If you post on a blog, and want people to see it, you have to email them or post on social media. 

This is the same method used to publish in 1998 and hasn't changed 😳

However things like Facebook and Twitter are basically blogs, but have SO MANY MORE benefits such as better commenting, easier posting, people get notified when you post, and it's inherently social!

I'm going to do a little experiment this month to see if I can merge these qualities:

We are going to fully switch over Copywriting Course this month to a "forum style" site!

What this means for members:
➡ Only members can comment on public blog posts (good)!
➡ Member feedback and reviews will always be private (public can never see).
➡ This community will become even more interactive, which is far more fun and educational!
➡ Instead of members.CopywritingCourse.com you will now access everything right from CopywritingCourse.com

For the most part you won't notice much change! You might see some old content look funky for a bit, but all forum functionality will remain the same, and your content will stay private unless you comment on the public blog.


Forums have what I call "Living Content" more than blogs which have "Static Content"

"Living Content" can be added to over time (like this forum or social media posts).  Also when more people interact with "Living Content" it becomes even more "alive" by getting pushed to the top of feeds. 

Static Content
Examples: Blogs, News Sites.
➡ Pro: Rank well in Google. 
➡ Pro: Standard way of publishing.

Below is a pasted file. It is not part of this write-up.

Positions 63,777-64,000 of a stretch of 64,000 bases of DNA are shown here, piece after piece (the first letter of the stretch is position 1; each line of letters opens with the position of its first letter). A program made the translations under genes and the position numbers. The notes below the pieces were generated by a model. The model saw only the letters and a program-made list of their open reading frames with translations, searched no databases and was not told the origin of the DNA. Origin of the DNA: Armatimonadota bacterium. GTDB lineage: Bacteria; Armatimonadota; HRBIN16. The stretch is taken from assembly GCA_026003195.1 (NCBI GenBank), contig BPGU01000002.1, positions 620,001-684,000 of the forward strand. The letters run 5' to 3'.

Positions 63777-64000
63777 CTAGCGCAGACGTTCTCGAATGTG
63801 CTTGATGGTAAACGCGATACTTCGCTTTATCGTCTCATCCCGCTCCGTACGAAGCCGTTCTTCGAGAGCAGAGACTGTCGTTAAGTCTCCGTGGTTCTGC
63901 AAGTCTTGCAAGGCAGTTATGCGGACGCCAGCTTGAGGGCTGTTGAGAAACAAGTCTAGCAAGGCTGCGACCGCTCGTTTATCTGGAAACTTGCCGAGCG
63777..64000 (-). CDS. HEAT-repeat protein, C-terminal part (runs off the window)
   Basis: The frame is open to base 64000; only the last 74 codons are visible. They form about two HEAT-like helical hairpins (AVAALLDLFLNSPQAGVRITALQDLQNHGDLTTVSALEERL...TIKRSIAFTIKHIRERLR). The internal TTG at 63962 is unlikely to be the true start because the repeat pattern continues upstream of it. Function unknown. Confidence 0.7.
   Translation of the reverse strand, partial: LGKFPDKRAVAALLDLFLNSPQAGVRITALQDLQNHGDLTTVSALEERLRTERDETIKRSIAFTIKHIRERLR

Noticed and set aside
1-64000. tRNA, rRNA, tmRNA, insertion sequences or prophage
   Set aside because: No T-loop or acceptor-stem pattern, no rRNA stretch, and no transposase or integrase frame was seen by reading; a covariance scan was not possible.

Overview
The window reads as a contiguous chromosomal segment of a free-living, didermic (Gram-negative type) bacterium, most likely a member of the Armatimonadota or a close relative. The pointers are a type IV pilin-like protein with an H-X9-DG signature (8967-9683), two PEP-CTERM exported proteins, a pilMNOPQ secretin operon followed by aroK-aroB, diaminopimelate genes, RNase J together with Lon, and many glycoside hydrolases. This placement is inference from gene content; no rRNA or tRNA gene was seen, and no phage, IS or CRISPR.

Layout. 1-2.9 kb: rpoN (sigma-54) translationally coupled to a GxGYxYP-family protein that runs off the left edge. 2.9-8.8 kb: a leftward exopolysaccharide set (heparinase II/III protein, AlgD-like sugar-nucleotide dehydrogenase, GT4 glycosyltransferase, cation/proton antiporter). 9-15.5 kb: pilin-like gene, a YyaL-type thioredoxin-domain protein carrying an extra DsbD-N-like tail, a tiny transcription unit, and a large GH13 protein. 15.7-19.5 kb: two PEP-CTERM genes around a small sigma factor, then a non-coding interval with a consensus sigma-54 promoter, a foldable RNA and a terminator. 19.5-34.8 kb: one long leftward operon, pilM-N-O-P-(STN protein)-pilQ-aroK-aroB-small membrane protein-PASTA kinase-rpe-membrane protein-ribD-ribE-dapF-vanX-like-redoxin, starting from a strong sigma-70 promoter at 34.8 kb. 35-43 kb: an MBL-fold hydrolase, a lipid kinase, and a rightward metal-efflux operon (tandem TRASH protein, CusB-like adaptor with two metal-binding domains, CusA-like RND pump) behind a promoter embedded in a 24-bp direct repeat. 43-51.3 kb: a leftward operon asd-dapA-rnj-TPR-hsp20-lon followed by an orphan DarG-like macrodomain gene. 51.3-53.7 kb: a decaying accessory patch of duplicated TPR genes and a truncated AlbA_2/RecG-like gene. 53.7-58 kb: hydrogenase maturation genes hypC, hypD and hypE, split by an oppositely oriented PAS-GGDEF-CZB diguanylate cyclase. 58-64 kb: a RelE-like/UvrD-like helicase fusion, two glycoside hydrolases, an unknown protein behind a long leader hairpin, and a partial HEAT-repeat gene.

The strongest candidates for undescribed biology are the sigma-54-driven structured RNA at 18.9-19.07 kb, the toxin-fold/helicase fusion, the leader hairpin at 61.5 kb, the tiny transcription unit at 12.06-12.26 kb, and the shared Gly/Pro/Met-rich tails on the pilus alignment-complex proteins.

➡ Pro: Protected from spam.
➡ Con: Not social.
➡ Con: Must post THEN drive traffic to it.
➡ Con: Stays the same over time.

Living Content
Examples: Twitter, Facebook, Reddit
➡ Pro: Inherently social.
➡ Pro: More interaction brings it to front.
➡ Pro: Can continuously add to it.
➡ Pro: More content output.
➡ Pro: Many top sites on planet like Twitter, Facebook, Reddit are Living Content.
➡ Pro: Can get advice from the crowd rather than just the author.
➡ Con: Can result in low quality content if not moderated correctly.
➡ Con: Need to fight against spam and low quality content.
➡ Con: Not very good platforms to build on.


This change might be small to some, but going from 'Static Content" to "Living Content" is huge!
Neville Medhora

The S.T.U.P.I.D. Email (02-11-2022)

🎤 Listen to this email here:


This is a cool ad for a “Genuine Bell” phone from 1983.

It uses “text and arrow markup” to showcase the features and benefits of their phone.

If I were copywriter of this ad I would’ve added stuff like:
• Lasts 3x longer than other phones
• Clearest sound of any phone
• Withstands heavy use

bell phone center ad 1983


I was about to drink one of those 5 Hour Energy things this morning and thought I’d make it more fun by serving it cocktail style!